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Receiver Corey Davis Leads Titans in Targets in Week One Debut

Davis looked pretty good in his debut.

NFL: Oakland Raiders at Tennessee Titans Kirby Lee-USA TODAY Sports

The Tennessee Titans have never had a dynamic, game-changing wide receiver since their move to Nashville. It’s true — think about it. Drew Bennett, Derrick Mason, Nate Washington, Kendall Wright, Kenny Britt (that’s a really sad list) all showed us some flashes of some sort, but none really had to ability to carry an offense.

Corey Davis has a chance to change all of that. The 2017 5th overall pick was favorite of mine from the beginning. Yesterday he began to validate that opinion.

In his first live game action, Davis was targeted ten times. He converted six of those opportunities for 69 yards. His first ever catch in the NFL was a memorable one too. Watch him go up and get this one over the head of David Amerson.

NFL Gamepass

To see Davis do this during one of his first ever snaps in the league is so encouraging. The Titans just haven’t had a guy that can go get the ball like this consistently.

Davis wasn’t quite the best receiver on the field yet for the Titans. That honor still goes to Rishard Matthews, who I thought played a really tough game over the middle of the field. But Davis wasn’t too far behind in his first career NFL game.

You did see a couple of examples of Davis and Mariota not being on the same page. Mularkey’s comments after the game seemed to suggest that Davis may have ended up in the wrong spot. “He got a lot of plays, a lot of things to learn, but there were some things that were not on track just because lack of time,” Mularkey said.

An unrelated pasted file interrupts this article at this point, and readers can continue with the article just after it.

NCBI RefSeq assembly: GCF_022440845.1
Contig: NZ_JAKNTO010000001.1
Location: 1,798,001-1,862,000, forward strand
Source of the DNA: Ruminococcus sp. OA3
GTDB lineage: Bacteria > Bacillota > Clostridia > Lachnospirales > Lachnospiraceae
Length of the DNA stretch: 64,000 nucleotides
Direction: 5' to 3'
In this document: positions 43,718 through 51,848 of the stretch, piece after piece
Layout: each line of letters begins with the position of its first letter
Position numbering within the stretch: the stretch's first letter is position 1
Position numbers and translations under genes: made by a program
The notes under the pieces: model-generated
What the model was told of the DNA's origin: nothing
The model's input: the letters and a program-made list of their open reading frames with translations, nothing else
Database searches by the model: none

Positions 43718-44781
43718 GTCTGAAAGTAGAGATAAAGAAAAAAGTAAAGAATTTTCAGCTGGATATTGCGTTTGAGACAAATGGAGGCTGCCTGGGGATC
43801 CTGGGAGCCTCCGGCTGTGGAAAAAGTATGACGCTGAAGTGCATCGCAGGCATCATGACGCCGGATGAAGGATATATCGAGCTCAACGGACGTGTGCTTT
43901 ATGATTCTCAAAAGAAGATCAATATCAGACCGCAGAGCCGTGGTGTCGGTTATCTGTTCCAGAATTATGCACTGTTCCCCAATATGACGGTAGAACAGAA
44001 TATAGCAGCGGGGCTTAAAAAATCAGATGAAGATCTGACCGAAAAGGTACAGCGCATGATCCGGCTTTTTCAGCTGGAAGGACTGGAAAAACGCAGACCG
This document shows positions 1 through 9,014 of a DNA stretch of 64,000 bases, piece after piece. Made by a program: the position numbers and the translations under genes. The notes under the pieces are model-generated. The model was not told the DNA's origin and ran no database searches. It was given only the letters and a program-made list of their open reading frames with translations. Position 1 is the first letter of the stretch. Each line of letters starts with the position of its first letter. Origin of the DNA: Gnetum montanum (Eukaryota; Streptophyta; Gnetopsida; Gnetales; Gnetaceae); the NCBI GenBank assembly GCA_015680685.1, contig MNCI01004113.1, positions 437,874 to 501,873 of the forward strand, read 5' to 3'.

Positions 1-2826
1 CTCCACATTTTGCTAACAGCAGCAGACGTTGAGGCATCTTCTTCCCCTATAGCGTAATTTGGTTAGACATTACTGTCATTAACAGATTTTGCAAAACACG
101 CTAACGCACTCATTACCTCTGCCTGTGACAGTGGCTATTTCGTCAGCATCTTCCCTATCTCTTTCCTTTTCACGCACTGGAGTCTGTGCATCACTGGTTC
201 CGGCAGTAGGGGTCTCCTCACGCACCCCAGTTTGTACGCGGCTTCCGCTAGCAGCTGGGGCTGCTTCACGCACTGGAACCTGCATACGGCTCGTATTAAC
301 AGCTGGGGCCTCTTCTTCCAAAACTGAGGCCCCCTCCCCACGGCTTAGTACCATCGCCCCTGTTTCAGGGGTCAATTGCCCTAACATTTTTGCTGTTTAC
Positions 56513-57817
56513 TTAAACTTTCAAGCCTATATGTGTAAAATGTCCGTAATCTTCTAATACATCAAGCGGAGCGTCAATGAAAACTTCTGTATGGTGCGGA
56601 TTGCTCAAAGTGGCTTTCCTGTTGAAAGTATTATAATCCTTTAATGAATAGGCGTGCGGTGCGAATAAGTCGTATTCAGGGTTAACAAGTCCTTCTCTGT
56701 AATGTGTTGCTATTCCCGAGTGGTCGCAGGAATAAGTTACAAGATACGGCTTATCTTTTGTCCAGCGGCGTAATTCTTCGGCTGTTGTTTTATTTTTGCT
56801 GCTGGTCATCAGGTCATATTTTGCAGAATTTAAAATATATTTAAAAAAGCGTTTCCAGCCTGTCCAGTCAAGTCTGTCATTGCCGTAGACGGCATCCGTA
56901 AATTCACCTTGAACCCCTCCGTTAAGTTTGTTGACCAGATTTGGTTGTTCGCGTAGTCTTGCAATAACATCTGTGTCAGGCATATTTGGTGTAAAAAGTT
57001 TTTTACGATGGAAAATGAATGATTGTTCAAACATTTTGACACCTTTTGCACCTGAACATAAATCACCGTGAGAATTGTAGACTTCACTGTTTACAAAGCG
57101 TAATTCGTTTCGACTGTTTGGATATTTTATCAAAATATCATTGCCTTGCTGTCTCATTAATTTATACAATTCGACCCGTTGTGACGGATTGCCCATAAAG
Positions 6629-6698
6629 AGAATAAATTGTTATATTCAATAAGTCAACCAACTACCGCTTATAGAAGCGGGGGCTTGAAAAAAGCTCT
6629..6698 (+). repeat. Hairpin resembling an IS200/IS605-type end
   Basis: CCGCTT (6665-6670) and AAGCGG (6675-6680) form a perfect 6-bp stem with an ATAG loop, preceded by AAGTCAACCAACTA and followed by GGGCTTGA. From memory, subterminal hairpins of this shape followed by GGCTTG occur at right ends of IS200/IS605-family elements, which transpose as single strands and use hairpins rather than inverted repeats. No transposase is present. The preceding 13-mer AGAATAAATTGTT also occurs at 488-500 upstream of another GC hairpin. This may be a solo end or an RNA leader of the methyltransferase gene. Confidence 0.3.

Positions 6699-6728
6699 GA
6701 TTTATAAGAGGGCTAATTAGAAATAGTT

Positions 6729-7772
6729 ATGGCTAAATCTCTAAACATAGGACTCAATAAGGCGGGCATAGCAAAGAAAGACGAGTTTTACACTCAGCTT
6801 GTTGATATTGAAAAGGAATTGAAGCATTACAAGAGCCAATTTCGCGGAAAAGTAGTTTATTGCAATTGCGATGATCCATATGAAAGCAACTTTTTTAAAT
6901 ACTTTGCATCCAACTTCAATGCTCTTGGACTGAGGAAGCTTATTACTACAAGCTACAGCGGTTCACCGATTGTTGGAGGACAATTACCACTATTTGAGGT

He played 66 percent of the snaps after missing all of preseason with a hamstring injury, which is about what Mike Mularkey said that he would do. I’ll be interested to see if the Titans stick with more of a three receiver base like they did in this one, or go back to more of their traditional two receiver sets. One of Davis, Decker or Matthews would have to come off of the field for that to happen, though. Tough call.

I’ve been preaching patience with this offense since the very beginning. That remains the case. You can’t just throw a rookie receiver into the mix and not expect some bumps in the road. The same can be said for Eric Decker, despite the fact that he’s a veteran. Those two need time to get comfortable with the system and Marcus Mariota, which is something that they weren’t able to accomplish in the preseason.

As I said on the MCM podcast last week, I think the Titans start slow — and you might see more examples of that this weekend. But I do think they figure things out down the road.